[Tig] Digital data storage (was something else)

Martin Euredjian ecinema
Wed Mar 9 13:38:04 GMT 2005


> Actually, digital archiving is almost exclusively the worst form of
long-term archiving.
...
> Kodak's photopix, supposed to be the ultimate, open-standard file format
has long since died.
...
<snip>

Maybe you didn't read my post.  MEMS-based storage is coming.  Beyond-belief
ruggedness, reliability, speed, density, etc.  How does this make digital
storage "almost exclusively the worst form of long-term archiving".  To the
contrary, it will make it almost exclusively the best form of long-term
archiving.

Don't confuse consumer junk with serious data archival.  The financial
industries, for example, dwarf, by far, the data archival needs of the
motion-picture industy.  You can bet that there's a serious approach to
safeguarding this data.  It may very well be that today this means
microfilm.  I don't know.  Nobody is saying that this is a bad choice today.
However, in the future?  Nah, it'll have to be digital, for all the reasons
I stated earlier.  There will be media that'll be able to store terabits per
square inch, rather than gigabits.  Benefit will be found in physical
volume, power requirements, access and duplication speed as well as raw
robustness and longevity.

If you care about the data you'll make sure that a system is in place to
make it last.  As an example, I have AutoCAD files from 1984.  Back then
they existed on 8-inch floppies.  As time went by I moved my digital library
from medium to medium.  Now it's on CD's and on dormant USB hard drives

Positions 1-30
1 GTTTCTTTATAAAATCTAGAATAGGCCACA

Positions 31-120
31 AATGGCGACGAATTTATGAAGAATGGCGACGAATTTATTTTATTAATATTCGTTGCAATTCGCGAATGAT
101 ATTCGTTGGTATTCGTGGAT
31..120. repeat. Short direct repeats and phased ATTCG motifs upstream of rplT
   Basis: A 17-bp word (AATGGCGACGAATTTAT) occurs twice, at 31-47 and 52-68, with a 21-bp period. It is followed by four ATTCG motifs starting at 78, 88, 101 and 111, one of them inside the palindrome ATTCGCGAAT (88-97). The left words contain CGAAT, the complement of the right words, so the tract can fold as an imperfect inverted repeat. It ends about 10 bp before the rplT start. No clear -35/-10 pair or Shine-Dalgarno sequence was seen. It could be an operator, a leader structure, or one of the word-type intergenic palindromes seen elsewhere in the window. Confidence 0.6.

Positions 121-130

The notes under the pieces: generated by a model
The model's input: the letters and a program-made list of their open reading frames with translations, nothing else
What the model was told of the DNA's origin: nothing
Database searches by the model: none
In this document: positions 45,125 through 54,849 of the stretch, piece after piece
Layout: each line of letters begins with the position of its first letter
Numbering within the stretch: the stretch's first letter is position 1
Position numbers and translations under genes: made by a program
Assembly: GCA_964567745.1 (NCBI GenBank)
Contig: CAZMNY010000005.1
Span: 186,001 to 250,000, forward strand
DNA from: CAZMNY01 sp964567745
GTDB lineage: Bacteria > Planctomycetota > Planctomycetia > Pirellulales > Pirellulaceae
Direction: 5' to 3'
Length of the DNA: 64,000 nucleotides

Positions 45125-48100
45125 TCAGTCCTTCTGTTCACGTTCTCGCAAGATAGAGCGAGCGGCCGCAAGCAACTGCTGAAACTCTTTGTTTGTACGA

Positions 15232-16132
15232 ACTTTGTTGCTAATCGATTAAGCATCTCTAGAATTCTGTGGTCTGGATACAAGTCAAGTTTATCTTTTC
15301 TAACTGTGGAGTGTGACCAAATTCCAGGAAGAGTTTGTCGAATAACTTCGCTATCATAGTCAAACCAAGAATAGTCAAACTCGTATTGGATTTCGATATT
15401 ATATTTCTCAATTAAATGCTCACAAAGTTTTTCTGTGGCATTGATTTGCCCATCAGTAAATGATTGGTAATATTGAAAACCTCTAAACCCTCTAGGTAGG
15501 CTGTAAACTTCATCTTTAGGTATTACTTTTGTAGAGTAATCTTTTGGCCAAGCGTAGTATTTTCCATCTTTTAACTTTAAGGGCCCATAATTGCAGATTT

(powered-down after backup operation).  Multiple copies are kept in
different places.  

In other words, the media is of no consequence if a proper approach to data
archival is taken.  With film it is about the medium.  With digital it
isn't, it's about the data.  The medium is just a state.

Ultimately it is the content owner that will have to decide how seriously
data archival needs to be approached.  Hopefully facilities are able to
guide their hand by highlighting available choices.

But, yes, if today you pick any contemporary data storage medium, there is
almost no doubt that it will not survive as long as properly handled and
preserved film.  If you think of data storage as being tied to a particular
medium forever, then, yes, it's the worst possible choice.  However, if data
will simply "lease time" on a medium until it can move to something
different, then, digital can be far superior, in all regards, to the
alternative.


~~~~~~~~~~~~~~~~~~~~~~~~~~~~~~~~~~
Martin Euredjian
eCinema Systems, Inc.
voice: 661-305-9320
fax: 661-775-4876
martin at ecinemasys.com
ecinema at ieee.org
www.ecinemasys.com
 
 






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